Questions about Books and Inkjet

Jim Hamilton
Apr 15, 2014

Recently, Barb Pellow and I participated in a Canon-sponsored Book Business/Printing Impressions webinar on the topic of books and inkjet. (The replay is available at this link if you are interested.) As is typical of most webinars, listeners were encouraged to submit questions, and in this case we received a lot of them. This blog is comprised of those questions and my brief response to each. While not intended to be comprehensive, I believe these questions and answers are a reflection of what is on the minds of the publishing community in regard to inkjet and books today.

Question and Answer

Q: What would be the cost per book difference to print offset vs. ink jet based upon specs such as black only, 250 pages, 5.5 x 8, quantity 5,000. For example $5 each if offset vs. $3 each if ink jet.

A: I can’t give you a specific price on this. You’d have to ask a print service provider that has both technologies. You’d need to provide a paper type as well (and cover specifications if that is part of your calculation). My assumption is that the crossover point is somewhere between 1,000 and 3,000 books. In other words, somewhere around that run length, inkjet would become more expensive than offset. If the book were color, the crossover point would be higher.

Q: Can inkjet handle content with math, tables, and illustrations?

A: There is no reason why math, tables, and illustrations cannot be reproduced well by inkjet systems. They all support 600 dpi resolution or higher. Plenty of math textbooks have been printed using high-speed inkjet.

Q: Inkjet printing looks pixelated under a loop. Right?

A: Depending on factors like the inkjet drop size, the paper, and the type of image, you may notice some slight graininess in light tints. This is about as noticeable as the dots in a 120 or 133 line per inch halftone screen.

Q: Will the growth of inkjet printing make it easier for small publishers who do both e-books and print, as far as formatting requirements?

A: I don’t think that the growth of inkjet will impact the formatting requirements significantly, but I do believe that the expansion of output options (e-books, apps, print on demand, large print titles, etc.) leads to a need for a publishing workflow that makes it easier for content to be repurposed easily. We are certainly headed in that direction, but I don’t think inkjet is the prime moving force.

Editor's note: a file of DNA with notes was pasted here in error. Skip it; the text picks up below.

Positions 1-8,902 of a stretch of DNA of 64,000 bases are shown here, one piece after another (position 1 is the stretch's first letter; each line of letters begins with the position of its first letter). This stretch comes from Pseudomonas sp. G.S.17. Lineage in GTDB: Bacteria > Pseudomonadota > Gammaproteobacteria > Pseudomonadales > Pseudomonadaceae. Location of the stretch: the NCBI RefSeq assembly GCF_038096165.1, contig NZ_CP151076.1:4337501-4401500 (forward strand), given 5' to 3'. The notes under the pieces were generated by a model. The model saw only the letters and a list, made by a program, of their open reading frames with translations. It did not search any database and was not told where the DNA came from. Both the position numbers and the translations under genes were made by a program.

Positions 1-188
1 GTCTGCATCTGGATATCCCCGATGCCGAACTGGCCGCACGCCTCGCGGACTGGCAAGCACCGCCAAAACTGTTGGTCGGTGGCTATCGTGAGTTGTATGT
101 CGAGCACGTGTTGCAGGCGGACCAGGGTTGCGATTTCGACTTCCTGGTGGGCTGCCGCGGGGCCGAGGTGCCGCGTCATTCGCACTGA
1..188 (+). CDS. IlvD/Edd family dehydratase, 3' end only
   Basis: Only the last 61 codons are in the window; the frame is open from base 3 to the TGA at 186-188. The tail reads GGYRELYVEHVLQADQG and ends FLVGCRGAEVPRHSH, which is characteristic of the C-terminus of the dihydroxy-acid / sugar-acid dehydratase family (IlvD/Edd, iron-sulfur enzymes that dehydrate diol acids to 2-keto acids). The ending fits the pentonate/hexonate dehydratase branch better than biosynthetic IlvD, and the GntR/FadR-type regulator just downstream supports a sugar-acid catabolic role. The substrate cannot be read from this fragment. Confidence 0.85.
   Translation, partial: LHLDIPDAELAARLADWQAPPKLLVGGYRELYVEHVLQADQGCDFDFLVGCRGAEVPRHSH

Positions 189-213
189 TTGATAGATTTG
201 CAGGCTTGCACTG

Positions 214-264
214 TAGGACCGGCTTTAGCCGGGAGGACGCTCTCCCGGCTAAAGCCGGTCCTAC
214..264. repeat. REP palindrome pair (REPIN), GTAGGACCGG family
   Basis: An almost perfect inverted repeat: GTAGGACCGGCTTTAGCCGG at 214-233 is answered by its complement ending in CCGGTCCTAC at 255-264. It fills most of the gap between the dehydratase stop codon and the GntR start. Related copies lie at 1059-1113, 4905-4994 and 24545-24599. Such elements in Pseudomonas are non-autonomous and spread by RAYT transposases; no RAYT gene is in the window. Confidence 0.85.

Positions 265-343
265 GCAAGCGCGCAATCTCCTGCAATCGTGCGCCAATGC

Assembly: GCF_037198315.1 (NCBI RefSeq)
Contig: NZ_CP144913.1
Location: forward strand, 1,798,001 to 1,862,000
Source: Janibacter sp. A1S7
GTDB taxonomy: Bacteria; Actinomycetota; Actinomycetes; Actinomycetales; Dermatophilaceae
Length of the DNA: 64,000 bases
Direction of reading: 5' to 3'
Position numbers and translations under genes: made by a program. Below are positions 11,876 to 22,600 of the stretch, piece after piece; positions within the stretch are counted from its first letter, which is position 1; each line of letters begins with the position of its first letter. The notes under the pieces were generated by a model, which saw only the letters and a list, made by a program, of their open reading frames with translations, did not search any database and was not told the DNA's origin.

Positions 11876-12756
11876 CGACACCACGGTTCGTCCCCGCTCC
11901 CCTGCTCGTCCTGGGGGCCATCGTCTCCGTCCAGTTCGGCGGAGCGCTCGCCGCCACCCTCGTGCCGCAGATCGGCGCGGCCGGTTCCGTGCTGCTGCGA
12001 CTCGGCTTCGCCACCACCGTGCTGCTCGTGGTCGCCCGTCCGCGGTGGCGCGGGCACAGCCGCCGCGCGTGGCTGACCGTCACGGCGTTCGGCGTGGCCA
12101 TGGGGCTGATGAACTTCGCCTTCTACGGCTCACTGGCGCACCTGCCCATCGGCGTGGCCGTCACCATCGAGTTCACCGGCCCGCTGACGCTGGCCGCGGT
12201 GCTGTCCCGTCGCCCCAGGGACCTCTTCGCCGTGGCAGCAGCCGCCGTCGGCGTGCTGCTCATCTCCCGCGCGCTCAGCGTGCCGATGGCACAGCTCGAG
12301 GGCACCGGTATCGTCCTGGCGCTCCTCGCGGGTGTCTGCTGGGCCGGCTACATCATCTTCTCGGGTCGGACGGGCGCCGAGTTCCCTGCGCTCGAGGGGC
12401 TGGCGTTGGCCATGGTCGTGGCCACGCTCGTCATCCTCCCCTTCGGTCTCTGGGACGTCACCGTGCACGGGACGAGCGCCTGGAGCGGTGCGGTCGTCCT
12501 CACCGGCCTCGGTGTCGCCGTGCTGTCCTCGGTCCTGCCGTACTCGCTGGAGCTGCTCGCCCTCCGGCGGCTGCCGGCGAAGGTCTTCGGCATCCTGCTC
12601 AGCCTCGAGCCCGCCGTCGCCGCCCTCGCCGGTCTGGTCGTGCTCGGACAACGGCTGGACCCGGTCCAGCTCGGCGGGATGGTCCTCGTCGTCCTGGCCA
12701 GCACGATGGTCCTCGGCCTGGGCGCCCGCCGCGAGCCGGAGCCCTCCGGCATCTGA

Q: Have you seen acceptable inkjet quality on any traditional offset 45# or 50# untreated matte coated paper with Kodak, Océ, HP, etc.? Assume 20-25% coverage. Hard-cover or perfect bound?

A: There may be some untreated matte coated papers that are usable (perhaps with bonding agent on an HP T Series), but I don’t know of any. Using a flood coat application (like Kodak does with its IOS for Prosper) would be a possibility, but that is similar to using an inkjet-treated stock

Q: What is the comparative profitability of a printed hardcover fiction vs. delivering an e-book copy?

A: This would be a fascinating area to pursue with a publisher, but I can’t give you a good answer. The production cost and potential overstock of a hardcover book would add to the expense, but the list price would be substantially higher. I suspect that publishers would love to have the profit associated with high-volume hard cover sales (as opposed to e-books), but that is just my hunch.

Q: What about publishing newsletters?

A: Newsletters could be a good inkjet application for a service provider that is aggregating volume. The drawback is that these are generally low page count documents, and therefore the volume may be better suited to cut-sheet, toner-based digital printing systems rather than inkjet ones.

Q: My experience is that the unit cost of ultra-short run digital (100 to 250) jacketed hardcover books are quite high. The technology allows you to order what you can sell, but it comes at a high unit cost relative to the book list price.